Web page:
Converting Script to Prose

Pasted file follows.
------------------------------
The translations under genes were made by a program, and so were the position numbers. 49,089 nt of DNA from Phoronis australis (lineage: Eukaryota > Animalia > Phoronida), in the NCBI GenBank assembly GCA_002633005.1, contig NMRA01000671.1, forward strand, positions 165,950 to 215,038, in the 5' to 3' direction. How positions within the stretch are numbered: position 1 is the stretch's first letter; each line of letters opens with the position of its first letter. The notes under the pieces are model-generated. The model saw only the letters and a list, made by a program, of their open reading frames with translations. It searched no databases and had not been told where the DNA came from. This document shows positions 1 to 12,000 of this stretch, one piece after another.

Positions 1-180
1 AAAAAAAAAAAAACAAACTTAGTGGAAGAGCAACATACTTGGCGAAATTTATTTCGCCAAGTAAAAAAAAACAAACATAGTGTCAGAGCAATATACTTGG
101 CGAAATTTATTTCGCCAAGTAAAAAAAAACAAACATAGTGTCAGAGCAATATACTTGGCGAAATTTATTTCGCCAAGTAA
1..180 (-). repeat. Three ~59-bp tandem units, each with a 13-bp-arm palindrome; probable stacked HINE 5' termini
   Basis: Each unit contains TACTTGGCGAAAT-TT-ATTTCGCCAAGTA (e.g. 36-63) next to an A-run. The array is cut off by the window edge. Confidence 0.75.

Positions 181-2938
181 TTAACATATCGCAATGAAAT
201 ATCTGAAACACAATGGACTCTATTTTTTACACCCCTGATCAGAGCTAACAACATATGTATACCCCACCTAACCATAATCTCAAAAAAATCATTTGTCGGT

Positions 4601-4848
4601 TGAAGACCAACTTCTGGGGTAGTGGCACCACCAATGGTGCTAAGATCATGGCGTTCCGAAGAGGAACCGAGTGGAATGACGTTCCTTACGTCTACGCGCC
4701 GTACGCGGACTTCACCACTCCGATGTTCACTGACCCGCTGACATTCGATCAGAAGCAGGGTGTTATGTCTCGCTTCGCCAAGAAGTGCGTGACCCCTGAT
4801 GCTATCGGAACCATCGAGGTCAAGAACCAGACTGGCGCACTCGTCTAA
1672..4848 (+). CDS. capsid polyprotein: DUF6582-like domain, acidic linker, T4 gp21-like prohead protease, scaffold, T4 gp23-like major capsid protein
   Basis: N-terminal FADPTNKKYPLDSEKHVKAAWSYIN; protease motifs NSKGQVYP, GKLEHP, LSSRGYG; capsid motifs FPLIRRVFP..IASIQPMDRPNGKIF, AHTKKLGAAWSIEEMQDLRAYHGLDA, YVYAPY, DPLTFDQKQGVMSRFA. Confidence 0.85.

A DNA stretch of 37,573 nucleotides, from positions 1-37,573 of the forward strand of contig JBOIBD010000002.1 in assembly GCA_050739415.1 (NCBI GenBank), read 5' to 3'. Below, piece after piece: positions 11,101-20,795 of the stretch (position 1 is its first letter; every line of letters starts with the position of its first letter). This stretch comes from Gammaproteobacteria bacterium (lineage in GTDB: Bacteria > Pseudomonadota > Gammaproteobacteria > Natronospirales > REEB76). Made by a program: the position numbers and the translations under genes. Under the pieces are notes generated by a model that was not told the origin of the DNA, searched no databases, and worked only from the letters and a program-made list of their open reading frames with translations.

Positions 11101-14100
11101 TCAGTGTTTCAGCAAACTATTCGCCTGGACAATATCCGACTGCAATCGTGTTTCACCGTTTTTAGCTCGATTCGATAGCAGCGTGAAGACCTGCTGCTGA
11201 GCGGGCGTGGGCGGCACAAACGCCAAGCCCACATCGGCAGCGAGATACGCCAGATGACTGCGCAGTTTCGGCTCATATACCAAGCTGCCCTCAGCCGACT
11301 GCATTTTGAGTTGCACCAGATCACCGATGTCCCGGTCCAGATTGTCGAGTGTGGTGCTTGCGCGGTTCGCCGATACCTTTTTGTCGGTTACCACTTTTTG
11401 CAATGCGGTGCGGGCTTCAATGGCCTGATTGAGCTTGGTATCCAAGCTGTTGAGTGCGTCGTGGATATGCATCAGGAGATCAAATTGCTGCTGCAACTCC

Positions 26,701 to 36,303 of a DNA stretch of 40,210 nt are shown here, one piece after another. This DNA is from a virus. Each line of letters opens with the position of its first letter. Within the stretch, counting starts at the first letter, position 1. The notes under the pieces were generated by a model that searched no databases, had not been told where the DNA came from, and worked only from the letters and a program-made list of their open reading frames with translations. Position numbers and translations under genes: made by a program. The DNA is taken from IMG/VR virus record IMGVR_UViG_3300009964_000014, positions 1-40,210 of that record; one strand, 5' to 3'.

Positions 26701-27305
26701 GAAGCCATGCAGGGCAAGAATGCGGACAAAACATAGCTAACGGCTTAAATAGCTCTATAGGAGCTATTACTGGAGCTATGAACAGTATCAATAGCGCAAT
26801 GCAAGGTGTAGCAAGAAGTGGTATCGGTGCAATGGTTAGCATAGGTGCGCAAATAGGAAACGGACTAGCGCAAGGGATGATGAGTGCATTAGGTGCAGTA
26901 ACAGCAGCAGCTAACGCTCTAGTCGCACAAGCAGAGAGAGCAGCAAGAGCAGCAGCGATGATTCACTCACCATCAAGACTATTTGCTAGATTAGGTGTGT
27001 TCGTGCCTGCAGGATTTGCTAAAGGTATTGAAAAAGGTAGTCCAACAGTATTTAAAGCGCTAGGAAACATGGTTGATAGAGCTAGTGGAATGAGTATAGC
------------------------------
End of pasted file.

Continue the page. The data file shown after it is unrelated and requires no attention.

It would be cool if there was a spot in Sudowrite devoted to converting one format of text to another. For my purposes, script to prose would be best. I tend to write my first drafts in rough script and then flesh them out into prose, and it would be great if Sudowrite could handle the first round of this edit. I know quite a few writers who draft this way. For now, I came up with this prompt that works well directly in GPT 4 (I'm adding Gilmore Girls script for illustration)... Please convert the script-style narration below into a prose-style narration in the Genre, Narrative Perspective, and Tone/Style specified below. Flesh out the details between and around the dialogue, including action, gestures, place, and imagery. The characters' emotions should be inferred indirectly through their actions. GENRE: Humor NARRATIVE PERSPECTIVE: First-person POV from Rory’s perspective TONE/STYLE: The tone and writing style should be light-hearted and humorous, engaging the reader through playful, conversational language, rhetorical questions, whimsical absurdity, hyperbole, and exaggeration. Please maintain the stylistic and thematic elements from the script in the prose version. *SCRIPT-STYLE NARRATION* OPEN AT LORELAI'S HOUSE [Lorelai and Rory are on the sofa watching "The Brady Bunch Variety Hour"] RORY: This is sublime. LORELAI: It was the golden age of television. RORY: The music, the costumes, the sets. LORELAI: All cylinders were fired on this one, boy! RORY: And who knew that they all had such musical talent? LORELAI: And such far out booty shaking abilities, as well. [The mailman walks through the front door and sets the mail on the bench] EDDIE: Mail, ladies. LORELAI: Thanks, Eddie! [Eddie walks back out; Rory walks over to get the mail] RORY: Did you see that TV Guide had this on their list of the worst fifty shows of all time? LORELAI: I know! Who are they to judge? RORY: I know, it's on my top fifty best. LORELAI: Yeah, right after "Holmes and Yoyo" and "Hee Haw Honeys." Oh, Rory, get back here! They're in clown suits and headed for the pool. RORY: Oh my God. LORELAI: Honey, come here. RORY: It's here. LORELAI: What's here? RORY: My application to Harvard. And here's the product... Ah, the sweet sanctity of our humble abode. A true castle in the sky, where Lorelai - my incredibly zany mother - and I, Rory, indulge in our sacred ritual. Our plush sofa, our televisual altar, broadcasts "The Brady Bunch Variety Hour". As far as I'm concerned, it's the Sistine Chapel of TV shows. "This is sublime," I declare, with no ounce of irony whatsoever. "It was the golden age of television," my mother, the sardonic sage, proclaims, her eyes never leaving the hypnotic dance of Bradys on the screen. As I contemplate the show's unparalleled mastery of music, costumes, and set design, she nods sagely, "All cylinders were fired on this one, boy!" I mean, who would have ever suspected that a pseudo-family of '70s sitcom stars possessed such a diverse reservoir of talent? Musical prodigies hidden behind polyester suits and bell-bottoms. "And who knew that they all had such musical talent?" I wonder aloud, feeling an odd sense of satisfaction. My mom smirks, adding, "And such far out booty shaking abilities, as well." She's got a point. Those Bradys can certainly cut a rug. As we continue our deep scholarly discourse on the nuances of the Brady Bunch's artistic prowess, Eddie, our mailman - who apparently has been bequeathed the magical ability to enter our home unannounced - drops off the mail on our bench. He greets us, "Mail, ladies." Ever the effervescent social butterfly, my mom responds with a cheery, "Thanks, Eddie!" As soon as he disappears back through the door, I feel the siren call of the mail and abandon the Bradys to their variety shenanigans. The TV Guide has rated our beloved show as one of the worst fifty shows of all time. Absurd! "Who are they to judge?" Mom exclaims. After all, it sits proudly on my top fifty best, right along with classics like "Holmes and Yoyo" and "Hee Haw Honeys." As if on cue, the Bradys reappear on screen in clown suits, marching toward a pool. Lorelai, in her quintessential motherly wisdom, interrupts my mail perusal, "Oh, Rory, get back here! They're in clown suits and headed for the pool." My heart skips a beat as I spot a familiar large envelope in the mail pile. "Oh my God." It's arrived. The culmination of years of hard work, the golden ticket to my future. "Honey, come here," Mom coaxes, not realizing that my world has momentarily stopped. "It's here." I can barely breathe out the words. "What's here?" Mom is confused. "The future," I respond, holding up the envelope. "My application to Harvard."